I’m a big advocate of learning for free. I value a formal education as much as the next person but if I can learn something on my own from a free resource, well, that is simply awesome.
Youtube and Google University are much better today than when I started my career. You can learn just about anything you want as long as you know what you are looking for. There’s the problem though, how does a beginning programmer know what to look for? That’s where I come in and share that with you.
Chances are that if you are beginning programming today, you will likely need to learn about certain things like algorithms, data structures and object oriented programming (OOP).
With algorithms and data structures, the concepts are the same no matter what language you use. However, implementing data structures or algorithms in certain languages is unnecessary because some languages have better ways to solve the problem that these algorithms solve. So, depending on which language you know, that may determine which language you use to implement them.
Below is a list data structures that every programmer should know how to implement. Take that list and google, youtube, and then implement them until you have a good grasp. If you know these well you will know about as much as a college graduate that attended the data structures class.
- A single linked list
- A doubly linked list
- A stack
- A queue
- A binary tree – learn how to create a tree, learn how to search a tree, learn what the advantages of a tree are.
- A hash-table
- A re sizable array
- A large number structure
For algorithms, use the following list as a guide. Before you dive deep into algorithms, you will need to learn about Big Oh notation. After that, take this list and google, youtube, and implement each of the algorithms until you have a solid understating of each.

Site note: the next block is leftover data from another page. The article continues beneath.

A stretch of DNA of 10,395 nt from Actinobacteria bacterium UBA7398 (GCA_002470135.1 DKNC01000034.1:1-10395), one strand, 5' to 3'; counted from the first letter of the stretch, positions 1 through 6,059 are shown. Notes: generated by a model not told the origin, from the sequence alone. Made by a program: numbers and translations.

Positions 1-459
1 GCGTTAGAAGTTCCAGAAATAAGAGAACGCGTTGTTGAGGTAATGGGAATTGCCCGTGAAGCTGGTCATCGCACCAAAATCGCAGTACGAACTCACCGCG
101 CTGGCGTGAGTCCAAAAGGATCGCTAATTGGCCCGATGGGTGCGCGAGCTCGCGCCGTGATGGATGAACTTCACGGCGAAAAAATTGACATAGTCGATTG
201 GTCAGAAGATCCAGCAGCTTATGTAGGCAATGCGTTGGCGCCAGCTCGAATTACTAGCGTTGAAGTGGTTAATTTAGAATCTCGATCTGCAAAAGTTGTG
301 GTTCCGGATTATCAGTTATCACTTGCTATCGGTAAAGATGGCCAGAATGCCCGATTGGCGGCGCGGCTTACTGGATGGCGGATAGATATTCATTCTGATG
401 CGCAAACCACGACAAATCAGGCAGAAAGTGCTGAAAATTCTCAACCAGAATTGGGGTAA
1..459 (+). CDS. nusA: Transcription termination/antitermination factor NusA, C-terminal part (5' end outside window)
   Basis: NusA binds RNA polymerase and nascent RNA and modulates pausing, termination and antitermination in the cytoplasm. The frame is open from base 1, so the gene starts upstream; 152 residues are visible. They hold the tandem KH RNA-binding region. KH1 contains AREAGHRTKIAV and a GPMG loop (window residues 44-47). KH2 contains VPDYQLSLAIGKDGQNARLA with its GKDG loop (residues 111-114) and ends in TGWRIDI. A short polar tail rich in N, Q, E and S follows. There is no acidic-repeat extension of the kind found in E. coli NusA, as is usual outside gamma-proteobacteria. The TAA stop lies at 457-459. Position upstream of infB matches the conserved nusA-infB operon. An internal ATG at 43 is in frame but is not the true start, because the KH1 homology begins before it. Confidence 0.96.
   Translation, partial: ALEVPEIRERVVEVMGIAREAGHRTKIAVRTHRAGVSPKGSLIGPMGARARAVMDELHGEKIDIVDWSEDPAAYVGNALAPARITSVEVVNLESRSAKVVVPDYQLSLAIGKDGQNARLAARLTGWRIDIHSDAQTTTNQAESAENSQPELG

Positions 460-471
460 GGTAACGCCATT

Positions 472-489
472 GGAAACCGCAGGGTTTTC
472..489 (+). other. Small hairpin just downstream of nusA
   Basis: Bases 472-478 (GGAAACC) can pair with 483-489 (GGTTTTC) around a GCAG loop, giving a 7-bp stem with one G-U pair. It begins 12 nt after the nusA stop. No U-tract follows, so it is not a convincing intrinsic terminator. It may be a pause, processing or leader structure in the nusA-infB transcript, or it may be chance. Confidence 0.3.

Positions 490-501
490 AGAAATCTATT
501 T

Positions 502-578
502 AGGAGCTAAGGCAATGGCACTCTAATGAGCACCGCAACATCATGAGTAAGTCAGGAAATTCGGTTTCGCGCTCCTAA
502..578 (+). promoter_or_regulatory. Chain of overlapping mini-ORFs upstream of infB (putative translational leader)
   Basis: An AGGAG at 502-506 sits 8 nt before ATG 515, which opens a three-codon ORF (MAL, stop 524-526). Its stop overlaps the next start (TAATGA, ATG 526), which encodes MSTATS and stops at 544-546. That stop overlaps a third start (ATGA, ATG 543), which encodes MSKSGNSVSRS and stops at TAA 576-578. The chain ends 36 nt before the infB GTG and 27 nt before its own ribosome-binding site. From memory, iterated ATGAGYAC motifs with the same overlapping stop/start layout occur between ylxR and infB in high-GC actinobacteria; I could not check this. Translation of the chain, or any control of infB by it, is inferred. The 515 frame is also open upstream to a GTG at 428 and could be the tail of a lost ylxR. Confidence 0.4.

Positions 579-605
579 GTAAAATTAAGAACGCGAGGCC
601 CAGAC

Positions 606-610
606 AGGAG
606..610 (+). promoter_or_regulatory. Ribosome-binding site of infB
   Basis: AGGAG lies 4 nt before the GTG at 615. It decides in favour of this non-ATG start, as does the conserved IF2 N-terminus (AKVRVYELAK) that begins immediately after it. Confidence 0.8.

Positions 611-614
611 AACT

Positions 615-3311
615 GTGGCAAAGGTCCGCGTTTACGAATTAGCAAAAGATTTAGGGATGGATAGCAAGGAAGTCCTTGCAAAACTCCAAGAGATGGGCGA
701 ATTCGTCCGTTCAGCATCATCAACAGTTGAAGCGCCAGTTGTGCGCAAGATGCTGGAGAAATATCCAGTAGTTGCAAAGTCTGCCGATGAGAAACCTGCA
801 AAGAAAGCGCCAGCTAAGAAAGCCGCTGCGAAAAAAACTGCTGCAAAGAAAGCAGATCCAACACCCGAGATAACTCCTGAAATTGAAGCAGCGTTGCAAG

As with the data structure list above if you know these implementations well, you will know just as much as the average college C.S. grad.
- Bubble Sort
- Quick Sort
- Merge Sort
- Heap Sort
- Insertion Sort
- Find largest prime number
- Create a hash
- Tree Traversals – depth first, breadth first
Object Oriented Programming, in my opinion, is something that is not taught well in college. Before you dive deep into these articles you should have a solid understanding of an OO language like C++ or Java.
It may sound contradictory that I am saying that you must already know an OO language. Wait? Does that mean that you know and OO language but don’t have a solid understanding of OOP design? Yes. Just because you know how to program with an OOP language does not mean that you have a solid OOP design skills.
Once you have firm grasp on an OO language, explore the following resources. They are some of the best known resources in the industry.
martinfowler.com is an Excellent resource, but it can be a challenge navigating his site to find what you really need. With that said here are a couple of my favorite Martin Fowler articles.
- Inversion of Control Containers and the Dependency Injection
- bliki: UnitTest
Another great teacher regarding OOP is Robert “Uncle Bob” Martin. Here is a list to a series of his articles on principles of OOD:
Another awesome free resource is Code Magazine. Code Magazine provides lots of free content. Many of their articles are tech specific but many of them are not. Here is a link to their site Code Magazine.
One of my favorite articles regarding OOP principles is S.O.L.I.D. Software Development, One Step at a Time.
You can search through their past issues and find many great examples.
This should be enough to keep you busy for a while. Once you get past these come back and visit us again as we provide you with the next set of challenges.
Until next time, enjoy your journey.